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Virtual Bully: A Finer Line for Videogames

I think it's sad that I am looking at this game with a modicum of relief because it appears not to be ultra-violent (blood splattering and women being raped and beaten).
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This week Rockstar Games - those wonderful folks who have brought us the Grand Theft Auto Oeuvre - released Bully, a new T (for Teen) rated videogame. Its release is sure to generate a great deal of hand-wringing from parents and media watchdog groups. I guess I will be doing my fair share, too, because, as Editor in Chief of Common Sense Media, I have to figure out how to explain this game to parents. The easiest response could be a knee-jerk "bad stuff!" But that's not particularly helpful when you have a kid like my 13-year-old who is going to want to play this game and probably own it. So what do I do? My homework. And I'm not letting him near this game until I know what's in it.

Rockstar, king of controversy, knows how to walk right up to the age-appropriate line, taunting those of us who, in truth, wish they would use some common sense themselves and stop with all the bottom-fishing entertainment. But seeking the lowest common denominator in entertainment is hardly a crime or lonely pursuit. It's just that in a world where media has become a "super-peer," I wish that once in a great while media producers could create the kind of entertainment that they'd let their kids to play or watch or download all the time.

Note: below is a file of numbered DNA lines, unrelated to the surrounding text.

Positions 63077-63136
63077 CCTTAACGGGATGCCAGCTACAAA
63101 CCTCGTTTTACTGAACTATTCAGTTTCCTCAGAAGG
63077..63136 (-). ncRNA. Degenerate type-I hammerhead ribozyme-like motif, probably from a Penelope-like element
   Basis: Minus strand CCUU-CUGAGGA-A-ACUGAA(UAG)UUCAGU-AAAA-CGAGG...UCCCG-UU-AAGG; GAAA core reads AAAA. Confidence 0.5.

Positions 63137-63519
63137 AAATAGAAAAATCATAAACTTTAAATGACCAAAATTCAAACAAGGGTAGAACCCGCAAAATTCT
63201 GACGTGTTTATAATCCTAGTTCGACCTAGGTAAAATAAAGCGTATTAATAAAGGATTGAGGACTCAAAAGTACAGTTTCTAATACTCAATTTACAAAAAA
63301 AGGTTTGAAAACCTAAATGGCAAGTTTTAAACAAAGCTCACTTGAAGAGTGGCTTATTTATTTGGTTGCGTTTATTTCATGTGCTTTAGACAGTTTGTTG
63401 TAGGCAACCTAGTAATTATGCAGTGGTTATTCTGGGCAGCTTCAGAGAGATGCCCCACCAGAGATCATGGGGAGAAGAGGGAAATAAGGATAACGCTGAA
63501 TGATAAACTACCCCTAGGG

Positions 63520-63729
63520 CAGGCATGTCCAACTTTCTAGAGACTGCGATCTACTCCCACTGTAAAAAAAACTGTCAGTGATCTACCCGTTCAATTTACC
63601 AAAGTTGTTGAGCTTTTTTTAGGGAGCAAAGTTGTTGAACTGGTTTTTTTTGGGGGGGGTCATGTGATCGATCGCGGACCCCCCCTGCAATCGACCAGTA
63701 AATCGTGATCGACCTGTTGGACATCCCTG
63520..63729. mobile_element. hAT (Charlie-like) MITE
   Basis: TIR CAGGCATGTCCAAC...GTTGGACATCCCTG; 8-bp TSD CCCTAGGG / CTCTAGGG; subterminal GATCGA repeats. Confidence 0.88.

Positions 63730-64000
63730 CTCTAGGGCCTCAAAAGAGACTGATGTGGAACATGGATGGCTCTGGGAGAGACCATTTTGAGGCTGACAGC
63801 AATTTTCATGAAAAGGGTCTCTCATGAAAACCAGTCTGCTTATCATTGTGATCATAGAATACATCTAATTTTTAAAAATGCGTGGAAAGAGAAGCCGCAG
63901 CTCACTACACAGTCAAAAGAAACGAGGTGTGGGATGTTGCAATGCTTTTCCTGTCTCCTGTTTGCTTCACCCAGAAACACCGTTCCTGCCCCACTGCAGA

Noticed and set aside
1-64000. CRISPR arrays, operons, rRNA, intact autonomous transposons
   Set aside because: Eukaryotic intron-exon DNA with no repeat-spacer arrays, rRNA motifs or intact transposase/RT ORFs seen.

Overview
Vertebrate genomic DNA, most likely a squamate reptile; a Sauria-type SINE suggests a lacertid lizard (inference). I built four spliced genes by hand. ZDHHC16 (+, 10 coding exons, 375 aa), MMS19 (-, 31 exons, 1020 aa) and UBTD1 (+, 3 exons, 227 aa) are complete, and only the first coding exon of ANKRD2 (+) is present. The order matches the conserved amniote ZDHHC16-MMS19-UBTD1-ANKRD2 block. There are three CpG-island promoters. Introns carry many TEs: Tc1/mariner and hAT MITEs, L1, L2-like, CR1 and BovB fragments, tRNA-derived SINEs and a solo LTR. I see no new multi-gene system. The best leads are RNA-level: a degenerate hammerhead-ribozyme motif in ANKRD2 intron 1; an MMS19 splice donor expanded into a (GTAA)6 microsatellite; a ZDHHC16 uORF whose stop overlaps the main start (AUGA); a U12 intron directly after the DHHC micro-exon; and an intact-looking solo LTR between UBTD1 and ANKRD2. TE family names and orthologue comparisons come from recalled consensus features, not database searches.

From what I understand (Rockstar didn't send out advance review copies), this is a Lord of the Flies-type affair, where players become Jimmy, a new 15 year old student who attempts to fit in at boarding school. The cast of characters is strictly central casting, complete with jocks, cheerleaders, nerds, and clueless administrators. The game comes with limits and consequences. Thumping a tormentor, protecting a geek from a beating, giving a younger child a noogie...these things are okay in bully-land. Hitting a girl, adult, or small kid? No way. Miss a curfew, the screen goes all fuzzy.

As for the actual game, I've seen only what the rest of the world has- trailers. Here's a sampling of comments and responses to the trailer on YouTube where, as of this writing, it had been viewed 41,796 times (only about a hundred of those were from my 13 year old son, I promise). "Dude," says one commenter, "as long as I can get a girl pregnant in this game, I don't care how dated the engine is (presumably a reference to the fact the game is coming out on Playstation 2, not 3 to ensure the broadest possible holiday distribution). Or this contribution, "I wonder if there are unlockables where you can get guns, c4s, poison gas?" To be fair, there were also plenty of innocuous comments ("this game looks aaaaawwwsum, dude") which, while not particularly insightful or illuminating, are probably most representative of those who can't wait to fork over (or have their parents pony up) the $39.95 each game costs.

So what's my beef then? Simple: I think it's sad that I am looking at this game - both as a mother and a professional information purveyor -- with a modicum of relief because it appears not to be as ultra-violent (blood splattering and women being raped and beaten) as other games my kid and his friends want to play. What did Robin Williams say the other day? Something along the lines of 'you know you're bad when you start violating your standards more quickly than you can lower them.' I know my son wants this game for his birthday. Robbed of my usual excuses - no blood or guns allowed - I now have the more nuanced task of discussing role models and pointing out research that shows that the more time spent with aggressive video games, the more inured kids become to aggression. This makes me the boring mom, the killjoy mom. But so be it. Until my kids are old enough to vote me off the island, I still get to decide what's right for them. But like other parents, I must do my homework about video game content, I will read reviews, look at the game, decide with my husband what's right. Then, even though it's not popular, I happily reserve the right to say, "No."